The above analyses provided several hundred correlations. To statistically summarize results over the entire sample of alleles examined, meta-analyses were performed. By doing so, each particular relationship was weighted by its sample size (number of countries) to emphasize particular effects proportionally based on the precision by which they can be measured . The analyses relied on the normalized score of r, Fisher’s Z, and on random-effect models that assume considerable variability in the effect sizes across alleles to deal with their potentially different evolutionary role. To test for such potential variation in effect size, tests of heterogeneity that quantitatively estimated the difference in the strength of correlation corresponding to different alleles were carried out. To examine if the organization of alleles within the MHC and their potentially different functions were responsible for the heterogeneity of correlations, the effect of MHC loci as a moderator variable was examined by partitioning heterogeneities across the major organizational groups. All analyses were performed in the R statistical environment  after the appropriate transformation of variables.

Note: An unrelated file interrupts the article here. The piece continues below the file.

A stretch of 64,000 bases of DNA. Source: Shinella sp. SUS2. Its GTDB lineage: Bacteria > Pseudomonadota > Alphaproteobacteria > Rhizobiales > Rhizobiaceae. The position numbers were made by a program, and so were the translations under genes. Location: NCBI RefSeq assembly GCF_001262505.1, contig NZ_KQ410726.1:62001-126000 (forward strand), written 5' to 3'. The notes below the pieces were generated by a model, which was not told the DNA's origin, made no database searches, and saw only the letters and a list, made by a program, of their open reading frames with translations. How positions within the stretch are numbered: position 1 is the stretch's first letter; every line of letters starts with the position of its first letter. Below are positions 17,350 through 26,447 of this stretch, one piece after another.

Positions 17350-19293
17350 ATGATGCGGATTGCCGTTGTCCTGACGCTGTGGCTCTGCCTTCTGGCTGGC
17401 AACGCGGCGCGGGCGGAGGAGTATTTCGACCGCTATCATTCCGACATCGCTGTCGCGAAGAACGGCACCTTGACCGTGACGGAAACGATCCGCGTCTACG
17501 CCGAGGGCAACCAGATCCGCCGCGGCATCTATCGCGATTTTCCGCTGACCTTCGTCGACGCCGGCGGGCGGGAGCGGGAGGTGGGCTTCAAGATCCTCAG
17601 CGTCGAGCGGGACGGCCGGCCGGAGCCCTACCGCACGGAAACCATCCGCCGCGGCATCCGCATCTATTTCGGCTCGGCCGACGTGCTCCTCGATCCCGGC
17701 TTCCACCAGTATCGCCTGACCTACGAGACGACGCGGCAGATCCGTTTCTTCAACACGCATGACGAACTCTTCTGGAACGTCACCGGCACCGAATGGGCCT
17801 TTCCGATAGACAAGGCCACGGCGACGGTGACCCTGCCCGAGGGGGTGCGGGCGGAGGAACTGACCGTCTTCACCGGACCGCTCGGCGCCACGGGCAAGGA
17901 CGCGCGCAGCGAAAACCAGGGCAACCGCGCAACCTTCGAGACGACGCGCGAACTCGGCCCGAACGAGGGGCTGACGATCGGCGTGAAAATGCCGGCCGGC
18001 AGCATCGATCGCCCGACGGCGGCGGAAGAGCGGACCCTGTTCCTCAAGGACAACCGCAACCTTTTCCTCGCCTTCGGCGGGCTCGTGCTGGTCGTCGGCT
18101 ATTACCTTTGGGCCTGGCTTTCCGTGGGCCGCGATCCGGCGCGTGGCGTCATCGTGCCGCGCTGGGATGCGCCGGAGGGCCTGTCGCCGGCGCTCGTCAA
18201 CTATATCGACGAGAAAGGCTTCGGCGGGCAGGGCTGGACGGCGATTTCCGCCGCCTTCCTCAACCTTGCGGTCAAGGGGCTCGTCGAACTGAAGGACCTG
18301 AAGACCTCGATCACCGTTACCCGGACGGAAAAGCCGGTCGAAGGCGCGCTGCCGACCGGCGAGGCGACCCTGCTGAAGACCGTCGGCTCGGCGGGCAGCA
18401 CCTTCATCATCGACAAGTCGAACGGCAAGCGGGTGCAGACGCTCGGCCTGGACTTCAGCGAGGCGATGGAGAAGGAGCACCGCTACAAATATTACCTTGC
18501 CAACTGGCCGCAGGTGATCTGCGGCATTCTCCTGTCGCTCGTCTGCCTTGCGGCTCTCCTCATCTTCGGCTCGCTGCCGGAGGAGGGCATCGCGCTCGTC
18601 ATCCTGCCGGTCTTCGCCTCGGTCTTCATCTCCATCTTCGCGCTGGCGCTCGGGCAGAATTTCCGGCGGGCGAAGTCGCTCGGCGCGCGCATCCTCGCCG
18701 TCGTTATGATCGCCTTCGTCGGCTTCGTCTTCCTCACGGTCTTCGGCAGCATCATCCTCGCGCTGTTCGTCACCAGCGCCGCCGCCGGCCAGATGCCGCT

Relationships between malaria risk and the frequency of particular alleles
Figure 1 illustrates the focal relationship for some of those alleles that emerged as potential resistance or susceptibility factors in within-population studies and that can serve as external controls for the higher-level approaches developed here. Comparing patterns that were previously observed within countries with patterns that can be observed between countries suggests that correlations at the between-country level can also provide meaningful results. Some of these (e.g., for HLA-DRB1*01:01 or HLA-DRB1*04:01) supported the hypothesis that malaria risk varies in parallel with MHC allele frequency across countries.
Focusing on the entire sample as a whole (Additional file 2) it was found that 86 (15%) of the 585 alleles showed a significant association with local malaria risk, which is statistically more evidence than could emerge by chance (χ 2 = 115.90, P <0.001). The occurrences of positive and negative relationships were not symmetric, as 373 were positive and 212 were negative (χ 2 = 44.31, P <0.001). The parallel results for global malaria risk showed a similar picture. Out of 891 correlations, 83 (9%) were significant (χ 2 = 34.93, P <0.001), and the ratio of positive and negative relationships was 547/344 (χ 2 = 46.25, P <0.001).
Malaria risk and allele frequency: general patterns emerging in a meta-analysis